Does Lomotil (diphenoxylate and atropine) cause side effects?

Lomotil (diphenoxylate and atropine) is a combination of a man-made narcotic and an anticholinergic used to treat acute diarrhea (diarrhea of limited duration). 

Like other narcotics, diphenoxylate reduces diarrhea by interfering with the propulsion of intestinal contents through the intestines. Although diphenoxylate is chemically related to narcotics, it does not have pain- relieving (analgesic) actions like most other narcotics. 

In higher doses, however, like other narcotics, diphenoxylate can cause euphoria (elevation of mood) and physical dependence. In order to prevent abuse of diphenoxylate for its mood-elevating effects, atropine is combined with diphenoxylate in small quantities. As a result, if Lomotil is taken in greater than recommended doses unpleasant side effects from too much atropine will occur.

Common side effects of Lomotil include

Serious side effects of Lomotil include

Drug interactions of Lomotil include monoamine oxidase inhibitors (MAO's) because the combination can cause severe high blood pressure with the possibility of a cerebrovascular accident (stroke).

Adequate studies of diphenoxylate in pregnant women have not been done, so diphenoxylate should be used during pregnancy only when clearly needed. 

Diphenoxylic acid, a metabolite of diphenoxylate (that is, diphenoxylate that has been changed chemically by the body) is excreted into breast milk, as is atropine. Although there have not been problems reported in the infants of women who breastfeed, the benefits to the mother should be weighed against the potential risks to the nursing infant.

What are the important side effects of Lomotil (diphenoxylate and atropine)?

The most common side effects reported in persons taking diphenoxylate include:

Other important side effects include:

Although the dose of atropine in Lomotil is too low to cause side effects when taken in the recommended doses, side effects of atropine (including dryness of the skin and mucous membranes, increased heart rate, urinary retention, and increased body temperature) have been reported, particularly in children under two years of age and children with Down syndrome. Pancreatitis and toxic megacolon also have been reported.

Lomotil (diphenoxylate and atropine) side effects list for healthcare professionals

The following serious adverse reactions are described elsewhere in labeling:

At therapeutic doses of Lomotil, the following other adverse reactions have been reported; they are listed in decreasing order of severity, but not of frequency:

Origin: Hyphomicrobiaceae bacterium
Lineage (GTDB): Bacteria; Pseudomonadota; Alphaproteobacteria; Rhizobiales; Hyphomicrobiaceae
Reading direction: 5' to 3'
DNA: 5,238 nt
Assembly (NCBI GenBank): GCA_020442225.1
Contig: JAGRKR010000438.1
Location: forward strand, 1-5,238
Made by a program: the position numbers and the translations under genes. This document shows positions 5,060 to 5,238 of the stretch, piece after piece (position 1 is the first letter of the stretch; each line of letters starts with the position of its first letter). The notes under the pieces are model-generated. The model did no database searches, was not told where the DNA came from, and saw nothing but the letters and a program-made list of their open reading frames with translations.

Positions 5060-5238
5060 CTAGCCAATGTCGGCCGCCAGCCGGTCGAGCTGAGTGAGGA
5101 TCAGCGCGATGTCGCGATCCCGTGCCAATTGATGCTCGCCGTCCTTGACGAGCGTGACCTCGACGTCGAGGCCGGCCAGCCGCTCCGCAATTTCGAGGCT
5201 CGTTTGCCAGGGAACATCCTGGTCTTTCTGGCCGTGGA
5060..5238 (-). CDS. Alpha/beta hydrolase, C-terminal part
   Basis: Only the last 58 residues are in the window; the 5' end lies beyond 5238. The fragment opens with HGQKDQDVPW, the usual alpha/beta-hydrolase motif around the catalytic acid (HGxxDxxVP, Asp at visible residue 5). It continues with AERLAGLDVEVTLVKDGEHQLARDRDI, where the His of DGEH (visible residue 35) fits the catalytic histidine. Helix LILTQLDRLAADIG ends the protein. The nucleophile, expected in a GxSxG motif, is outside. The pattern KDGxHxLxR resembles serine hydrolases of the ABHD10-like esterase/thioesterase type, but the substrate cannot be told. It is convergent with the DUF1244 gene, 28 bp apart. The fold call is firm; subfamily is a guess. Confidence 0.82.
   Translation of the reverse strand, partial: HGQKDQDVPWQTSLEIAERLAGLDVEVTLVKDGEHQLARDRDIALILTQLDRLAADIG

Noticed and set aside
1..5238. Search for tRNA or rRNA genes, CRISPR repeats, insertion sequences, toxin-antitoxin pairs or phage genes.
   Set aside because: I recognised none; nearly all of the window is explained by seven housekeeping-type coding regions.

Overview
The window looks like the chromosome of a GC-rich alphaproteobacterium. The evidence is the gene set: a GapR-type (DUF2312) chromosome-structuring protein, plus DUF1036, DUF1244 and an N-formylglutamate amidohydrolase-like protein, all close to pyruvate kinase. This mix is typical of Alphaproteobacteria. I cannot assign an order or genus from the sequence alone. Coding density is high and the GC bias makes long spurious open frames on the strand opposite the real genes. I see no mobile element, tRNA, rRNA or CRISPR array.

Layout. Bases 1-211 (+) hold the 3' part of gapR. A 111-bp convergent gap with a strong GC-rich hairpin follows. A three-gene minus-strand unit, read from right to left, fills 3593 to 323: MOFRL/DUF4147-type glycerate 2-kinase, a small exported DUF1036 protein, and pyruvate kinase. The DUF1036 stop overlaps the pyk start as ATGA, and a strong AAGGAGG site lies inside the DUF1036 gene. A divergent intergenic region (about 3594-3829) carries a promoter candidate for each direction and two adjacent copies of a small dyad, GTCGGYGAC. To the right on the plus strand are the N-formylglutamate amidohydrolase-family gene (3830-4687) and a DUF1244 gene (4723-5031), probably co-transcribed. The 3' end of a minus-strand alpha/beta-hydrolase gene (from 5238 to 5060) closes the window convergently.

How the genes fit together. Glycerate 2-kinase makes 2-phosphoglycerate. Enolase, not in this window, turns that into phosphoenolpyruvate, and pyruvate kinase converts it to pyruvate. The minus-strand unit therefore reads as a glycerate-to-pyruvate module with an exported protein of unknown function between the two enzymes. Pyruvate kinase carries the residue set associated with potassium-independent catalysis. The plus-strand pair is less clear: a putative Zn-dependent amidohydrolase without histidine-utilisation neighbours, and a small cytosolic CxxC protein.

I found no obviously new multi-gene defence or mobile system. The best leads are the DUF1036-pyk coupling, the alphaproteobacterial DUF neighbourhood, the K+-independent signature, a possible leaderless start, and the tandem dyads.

The following adverse reactions related to atropine sulfate are listed in decreasing order of severity, but not of frequency:

What drugs interact with Lomotil (diphenoxylate and atropine)?

Alcohol

  • Alcohol may increase the CNS depressant effects of Lomotil and may cause drowsiness. Avoid concomitant use of Lomotil with alcohol.

Other Drugs That Cause CNS Depression

  • The concurrent use of Lomotil with other drugs that cause CNS depression (e.g., barbiturates, benzodiazepines, opioids, buspirone, antihistamines, muscle relaxants), may potentiate the effects of Lomotil.
  • Either Lomotil or the other interacting drug should be chosen, depending on the importance of the drug to the patient.
  • If CNS-acting drugs cannot be avoided, monitor patients for CNS adverse reactions.

MAO Inhibitors

Does Lomotil (diphenoxylate and atropine) cause addiction or withdrawal symptoms?

Drug Abuse And Dependence

Controlled Substance
  • Lomotil is classified as a Schedule V controlled substance by federal regulation. Diphenoxylate hydrochloride is chemically related to the narcotic analgesic meperidine.
Drug Abuse And Dependence
  • In doses used for the treatment of diarrhea, whether acute or chronic, diphenoxylate has not produced addiction.
  • Diphenoxylate hydrochloride is devoid of morphine-like subjective effects at therapeutic doses.
  • At high doses it exhibits codeine-like subjective effects.
  • The dose which produces antidiarrheal action is widely separated from the dose which causes central nervous system effects.
  • The insolubility of diphenoxylate hydrochloride in commonly available aqueous media precludes intravenous self-administration.
  • A dose of 100 to 300 mg/day, which is equivalent to 40 to 120 tablets, administered to humans for 40 to 70 days, produced opiate withdrawal symptoms.
  • Since addiction to diphenoxylate hydrochloride is possible at high doses, the recommended dosage should not be exceeded.

Treatment & Diagnosis

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Medically Reviewed on 2/1/2021
References
FDA Prescribing Information

Professional side effects, drug interactions, and addiction sections courtesy of the U.S. Food and Drug Administration.